In the season, waves of damage happen as young litters of bunnies start feeding indiscriminately, so it is important to protect through the early growing season as many new and growing bunnies hit the garden. By mid-summer, the pressure on plants decreases as the populations decrease from their peak and the younger bunnies are no longer the fast growing, voracious eaters in their youth.

With gardening, we often find ourselves reacting to developments, whether it is disease, insects, pruning, weeding, rabbits, etc.  I spend a lot of time helping people anticipate and direct activity in the garden.  With rabbits, if you react, then you can lose flowers, crops and valued plants.  Anticipate warmer weather in the Winter and early Spring and employ your strategies before they cause damage. Know what plants they go after and protect them before they attack.

It used to be that we knew the plants that rabbits would eat and we could manage them, but the population explosion has led to an expanded palette of plants that rabbits eat, including many that we thought were rabbit-proof. In the Spring with young bunnies, they will often try everything as they don't know better, so extra vigilance is required from April-July. Taste is an important part of a rabbit's decision to eat a specific plant, but smell is the overriding sense.  Strongly flavored plants, and those with oils (think Mediterranean) are mostly avoided, but not as much in recent years. This year I have seen them eat Marigolds and Lavender, which makes me want to pull my hair out!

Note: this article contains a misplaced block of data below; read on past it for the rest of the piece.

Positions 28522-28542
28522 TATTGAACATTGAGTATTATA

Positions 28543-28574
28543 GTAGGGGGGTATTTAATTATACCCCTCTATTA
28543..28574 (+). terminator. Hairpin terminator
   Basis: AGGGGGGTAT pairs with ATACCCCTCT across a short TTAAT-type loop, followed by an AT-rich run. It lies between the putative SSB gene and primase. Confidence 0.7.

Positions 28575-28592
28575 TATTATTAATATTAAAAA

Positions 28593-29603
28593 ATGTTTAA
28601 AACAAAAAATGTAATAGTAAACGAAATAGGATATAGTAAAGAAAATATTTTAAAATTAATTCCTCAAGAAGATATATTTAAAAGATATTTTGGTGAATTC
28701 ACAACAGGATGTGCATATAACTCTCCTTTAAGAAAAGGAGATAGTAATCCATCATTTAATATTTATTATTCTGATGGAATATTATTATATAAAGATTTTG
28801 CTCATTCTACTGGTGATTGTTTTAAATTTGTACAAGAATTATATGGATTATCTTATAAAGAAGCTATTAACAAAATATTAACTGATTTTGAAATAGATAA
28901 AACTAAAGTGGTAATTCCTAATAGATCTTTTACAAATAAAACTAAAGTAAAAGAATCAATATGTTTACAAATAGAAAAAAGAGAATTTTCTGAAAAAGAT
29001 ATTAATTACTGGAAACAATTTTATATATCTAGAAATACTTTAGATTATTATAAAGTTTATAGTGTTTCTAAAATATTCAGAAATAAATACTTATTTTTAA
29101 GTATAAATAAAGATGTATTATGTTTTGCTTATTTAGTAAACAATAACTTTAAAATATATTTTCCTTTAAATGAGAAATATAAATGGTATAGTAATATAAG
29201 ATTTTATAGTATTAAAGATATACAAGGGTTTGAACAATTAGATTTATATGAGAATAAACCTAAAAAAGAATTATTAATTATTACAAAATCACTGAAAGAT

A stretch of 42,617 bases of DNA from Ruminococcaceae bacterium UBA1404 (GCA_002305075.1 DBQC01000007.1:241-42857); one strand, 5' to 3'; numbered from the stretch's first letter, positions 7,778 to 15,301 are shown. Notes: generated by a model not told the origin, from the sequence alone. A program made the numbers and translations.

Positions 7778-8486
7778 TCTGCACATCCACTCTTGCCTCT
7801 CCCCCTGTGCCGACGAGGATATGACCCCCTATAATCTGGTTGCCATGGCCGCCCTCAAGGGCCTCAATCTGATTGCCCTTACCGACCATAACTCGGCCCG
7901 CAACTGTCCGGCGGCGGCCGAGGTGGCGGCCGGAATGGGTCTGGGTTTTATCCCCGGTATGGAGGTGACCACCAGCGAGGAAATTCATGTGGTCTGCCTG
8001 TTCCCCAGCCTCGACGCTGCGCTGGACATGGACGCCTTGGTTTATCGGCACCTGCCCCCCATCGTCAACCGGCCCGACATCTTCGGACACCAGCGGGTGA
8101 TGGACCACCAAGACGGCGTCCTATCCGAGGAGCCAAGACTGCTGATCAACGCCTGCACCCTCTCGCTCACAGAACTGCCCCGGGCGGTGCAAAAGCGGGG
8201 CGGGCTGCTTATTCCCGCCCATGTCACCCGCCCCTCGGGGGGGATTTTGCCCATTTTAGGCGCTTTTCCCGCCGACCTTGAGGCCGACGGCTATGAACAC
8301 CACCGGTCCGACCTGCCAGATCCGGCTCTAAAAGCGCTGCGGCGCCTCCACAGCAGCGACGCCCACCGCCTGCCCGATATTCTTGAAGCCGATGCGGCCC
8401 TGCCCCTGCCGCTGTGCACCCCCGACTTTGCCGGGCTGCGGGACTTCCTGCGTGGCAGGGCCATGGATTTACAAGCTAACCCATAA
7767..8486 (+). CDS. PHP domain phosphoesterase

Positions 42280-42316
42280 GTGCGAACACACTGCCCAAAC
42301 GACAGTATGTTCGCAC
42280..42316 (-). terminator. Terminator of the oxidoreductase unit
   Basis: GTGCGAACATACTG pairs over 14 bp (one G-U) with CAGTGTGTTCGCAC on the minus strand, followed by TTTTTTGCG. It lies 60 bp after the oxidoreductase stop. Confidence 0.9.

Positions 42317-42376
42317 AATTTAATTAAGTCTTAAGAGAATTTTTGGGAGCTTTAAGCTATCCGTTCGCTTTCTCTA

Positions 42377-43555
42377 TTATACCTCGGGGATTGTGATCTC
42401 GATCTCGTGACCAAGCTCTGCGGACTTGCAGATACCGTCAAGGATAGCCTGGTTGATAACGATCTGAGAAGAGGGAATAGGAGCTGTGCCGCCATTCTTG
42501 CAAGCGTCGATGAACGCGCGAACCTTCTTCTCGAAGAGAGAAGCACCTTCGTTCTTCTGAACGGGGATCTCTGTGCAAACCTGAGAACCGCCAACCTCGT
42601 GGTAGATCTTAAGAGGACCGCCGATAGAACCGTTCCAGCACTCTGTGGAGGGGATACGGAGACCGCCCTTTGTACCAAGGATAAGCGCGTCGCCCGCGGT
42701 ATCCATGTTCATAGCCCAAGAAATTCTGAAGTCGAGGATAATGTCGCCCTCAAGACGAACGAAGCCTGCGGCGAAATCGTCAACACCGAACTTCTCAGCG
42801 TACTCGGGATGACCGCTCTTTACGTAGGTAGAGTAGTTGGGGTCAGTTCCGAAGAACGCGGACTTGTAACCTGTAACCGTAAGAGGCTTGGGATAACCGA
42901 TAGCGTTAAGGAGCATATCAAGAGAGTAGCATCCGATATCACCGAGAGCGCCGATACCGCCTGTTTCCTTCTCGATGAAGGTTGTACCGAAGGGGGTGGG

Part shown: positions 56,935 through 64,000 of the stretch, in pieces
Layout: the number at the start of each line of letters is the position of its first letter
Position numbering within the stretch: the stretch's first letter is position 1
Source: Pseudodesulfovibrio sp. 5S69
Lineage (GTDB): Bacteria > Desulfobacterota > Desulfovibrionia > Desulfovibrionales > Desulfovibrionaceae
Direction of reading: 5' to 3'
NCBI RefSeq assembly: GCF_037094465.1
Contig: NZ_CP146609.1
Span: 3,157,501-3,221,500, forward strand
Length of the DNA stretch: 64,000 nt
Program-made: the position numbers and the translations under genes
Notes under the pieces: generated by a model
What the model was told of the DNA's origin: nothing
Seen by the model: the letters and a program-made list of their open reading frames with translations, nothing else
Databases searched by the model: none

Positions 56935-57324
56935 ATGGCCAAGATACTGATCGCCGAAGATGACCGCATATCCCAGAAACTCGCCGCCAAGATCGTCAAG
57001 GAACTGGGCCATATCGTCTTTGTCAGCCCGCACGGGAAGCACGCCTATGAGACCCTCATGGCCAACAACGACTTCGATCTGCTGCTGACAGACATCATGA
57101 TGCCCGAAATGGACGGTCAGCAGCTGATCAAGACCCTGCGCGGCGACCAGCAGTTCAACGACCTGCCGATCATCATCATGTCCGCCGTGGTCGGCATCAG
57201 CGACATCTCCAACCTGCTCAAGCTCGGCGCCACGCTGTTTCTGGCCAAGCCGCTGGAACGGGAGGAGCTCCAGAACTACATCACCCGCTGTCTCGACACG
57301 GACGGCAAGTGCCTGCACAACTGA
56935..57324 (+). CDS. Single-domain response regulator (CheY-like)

Rabbits and Deer will often sample new plants, and I encourage that you deploy your strategy the same day that you add any new plants, whether they are rabbit proof or not. This will help to instruct animals that these are not on the menu. The worst thing for a new, young plant is to be mowed to the ground before it can get established.

Following is a list of strategies to minimize unwanted damage from rabbits in your garden, while allowing them to coexist.  Often times multiple strategies are required in each season and may be different from winter to summer.

·       A physical barrier is the only guarantee of protection. It needs to be dug 6" into the ground or staked well into the ground and typically 3' minimum height. In winter, protection needs to take into account potential snow height, as damage can often be 3-4'+ high. Food crops absolutely need to be fenced, whether loose or raised beds. Make sure it is metal, as they chew right through plastic.

·       Liquid sprays can be highly effective, but if you miss an application, or we have heavy rain, like this Spring, it can be hard to keep it on plants with high efficacy. I prefer and use Liquid Fence.  Buy a spray bottle or pump and mix your own from concentrate to save some money. Hold your nose. Nature's Mace, Bobbex, Plantskyyd are other decent products, but I don't use them. Follow directions as more isn't always better and you can burn plants.

·       Many of the above brands have granules that can be placed around beds and plants. In important beds, I will use spray and granules. Liquid Fence has a granular application, but these will dissipate quickly with heavy rains.

·       Natural and homemade concoctions can be effective, but rarely have the staying power of commercial products that will stay on plants longer. Many people believe in hot pepper (cayenne) sprays and granules. Pepper can be put in water with a drop of dish soap as a surfactant, and sprayed on plants.  People will soak dried hot peppers in a jug of water in the sun for a week and apply.